Any time you come to a show at the Miller High Life Theatre, we invite you to enjoy a quality beverage at Miss Lizzie’s in our outer lobby!
Elizabeth Plankinton (1853 – 1923) was an American philanthropist in the early 20th century, the daughter of Milwaukee businessman John Plankinton. She supported local artists and artisans. She purchased a $10,000 pipe organ for the then-new, half-million-dollar 1909 Milwaukee Auditorium. The people of Milwaukee called Miss Plankinton the “municipal patroness” because of her generosity, and she was also known as “Miss Lizzie.”
In 1909, Hampton’s Magazine described Miss Lizzie as:
“… not merely a woman of fashion. She is a traveler, especially in unbeaten paths. She is a business woman of ability, thoroughly versed in legal usages. Above all, Miss Plankinton is a generous and public-spirited citizen of her native city.”
The high ceilings, terrazzo flooring and grand bar create an ideal setting for a special celebration. An adjoining space showcases an extensive gallery of in-house event posters, including those from Broadway shows, rock bands, comedians and everything in between.
Just contact Special Events Sales Manager Katie Ragan, or complete the form at the bottom of this page and attach your event RFP.
Miss Lizzie would like to introduce you to our history
Check out the image galleries below to get a peek at Miss Lizzie’s and into the past century and more of Milwaukee history that happened in our building!
Photos of Miss Lizzie’s
Thorsten Lindberg Murals in the Miller High Life Theatre
Byron Kilbourn, by Thorsten Lindberg.
Christopher Latham Sholes, by Thorsten Lindberg. The Invention of the Typewriter.
Solomon Juneau, by Thorsten Lindberg, at his trading post on the Milwaukee River.
Solomon Juneau, by Thorsten Lindberg, at his wedding to Josette Vieux, daughter of French-Indian trapper/trader Jacques Vieax
Milwaukeee Industry, by Thorsten Lindberg
Wisconsin Agriculture, by Thorsten Lindberg
Historical image of the Milwaukee Auditorium
The Milwaukee Industrial Exposition Building preceded the Milwaukee Auditorium on the site, which had been donated by Milwaukee founder Byron Kilbourn in 1835 for use as a public market. Construction on the Exposition Building began in 1880; it opened in 1881, and was completed in 1885. In 1905, it burned down after fire broke out during a "scat" tournament.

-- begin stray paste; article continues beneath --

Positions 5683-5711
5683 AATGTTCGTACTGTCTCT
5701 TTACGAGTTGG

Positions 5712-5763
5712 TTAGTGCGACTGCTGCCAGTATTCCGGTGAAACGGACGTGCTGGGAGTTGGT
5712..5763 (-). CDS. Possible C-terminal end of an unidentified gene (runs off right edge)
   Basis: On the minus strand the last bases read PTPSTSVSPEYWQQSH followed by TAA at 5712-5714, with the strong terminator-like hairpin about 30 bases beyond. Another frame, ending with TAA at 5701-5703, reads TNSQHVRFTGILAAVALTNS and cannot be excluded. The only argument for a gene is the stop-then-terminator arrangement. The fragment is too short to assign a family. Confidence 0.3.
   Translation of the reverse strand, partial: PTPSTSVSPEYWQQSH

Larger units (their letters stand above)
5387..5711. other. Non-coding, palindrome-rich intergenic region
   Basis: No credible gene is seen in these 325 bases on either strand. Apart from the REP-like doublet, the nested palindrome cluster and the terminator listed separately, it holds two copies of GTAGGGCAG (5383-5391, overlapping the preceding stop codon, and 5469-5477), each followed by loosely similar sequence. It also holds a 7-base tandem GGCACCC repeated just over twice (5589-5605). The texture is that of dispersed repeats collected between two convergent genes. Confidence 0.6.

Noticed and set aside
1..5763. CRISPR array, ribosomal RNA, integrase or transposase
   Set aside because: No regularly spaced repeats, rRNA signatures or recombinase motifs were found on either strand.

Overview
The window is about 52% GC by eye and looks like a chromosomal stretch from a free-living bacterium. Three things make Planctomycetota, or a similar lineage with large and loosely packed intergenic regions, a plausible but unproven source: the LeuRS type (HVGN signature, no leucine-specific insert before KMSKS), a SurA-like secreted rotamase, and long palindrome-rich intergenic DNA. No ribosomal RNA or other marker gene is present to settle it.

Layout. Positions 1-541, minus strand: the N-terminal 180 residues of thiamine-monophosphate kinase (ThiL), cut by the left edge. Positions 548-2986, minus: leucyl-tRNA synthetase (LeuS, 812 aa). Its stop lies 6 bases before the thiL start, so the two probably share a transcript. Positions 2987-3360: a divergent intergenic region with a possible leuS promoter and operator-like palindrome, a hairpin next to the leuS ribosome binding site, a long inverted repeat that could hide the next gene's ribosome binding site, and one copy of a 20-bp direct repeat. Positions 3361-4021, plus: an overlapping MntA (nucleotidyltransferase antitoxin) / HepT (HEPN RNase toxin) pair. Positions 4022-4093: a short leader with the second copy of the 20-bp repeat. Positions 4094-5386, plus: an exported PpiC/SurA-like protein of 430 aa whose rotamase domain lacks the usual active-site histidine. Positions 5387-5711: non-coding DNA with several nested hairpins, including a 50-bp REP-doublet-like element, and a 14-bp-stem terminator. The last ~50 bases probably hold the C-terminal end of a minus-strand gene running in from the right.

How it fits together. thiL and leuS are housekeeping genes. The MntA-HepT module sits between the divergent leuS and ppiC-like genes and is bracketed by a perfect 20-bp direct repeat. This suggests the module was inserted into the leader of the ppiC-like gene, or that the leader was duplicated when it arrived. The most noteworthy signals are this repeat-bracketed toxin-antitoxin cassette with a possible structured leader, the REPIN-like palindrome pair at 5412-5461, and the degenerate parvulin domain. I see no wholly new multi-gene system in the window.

The Milwaukee Auditorium at the time of its opening in 1909. The original main entrance was on 5th Street, on the right; Kilbourn Avenue was then called Cedar Street.
A group photo on the front (5th Street) steps of the Milwaukee Auditorium, taken at the official dedication ceremony on September 21, 1909.
A cashier serves customers at the box office window in the brand-new Milwaukee Auditorium in 1909.
The first national convention held in the new Milwaukee Auditorium was the National Dairy Show, October 15-24, 1909; it drew over 15,000 dairymen to the facility.
Bruce Hall is turned into a lush garden for the 1910 Flower and Garden Show.
The 1912 Memorial Day Parade prepares to step off in front of the Milwaukee Auditorium.
The Milwaukee Auditorium originally had its own "house band," the Auditorium Symphony Orchestra.
On January 31, 1916, President Woodrow Wilson spoke in the Milwaukee Auditorium about being prepared for the likelihood of war against Germany, though the U.S. remained officially neutral in World War I. In a testament to Milwaukee's Germanic heritage, a multi-day bazaar was held in the Auditorium later in 1916 to raise funds for “War Relief” – for Germans.
The Automobile Dealers Association of Milwaukee began presenting the annual Auto Show in the Milwaukee Auditorium in 1911; this is from the 1920 show.
A banked wooden bicycle track was built in the Milwaukee Auditorium’s Bruce Hall, temporarily turning it into a velodrome to host a 6-day indoor bicycle race. Beginning in 1932, races were held here annually throughout the 1930s.
"Holiday On Ice" performs in the Milwaukee Auditorium in 1949.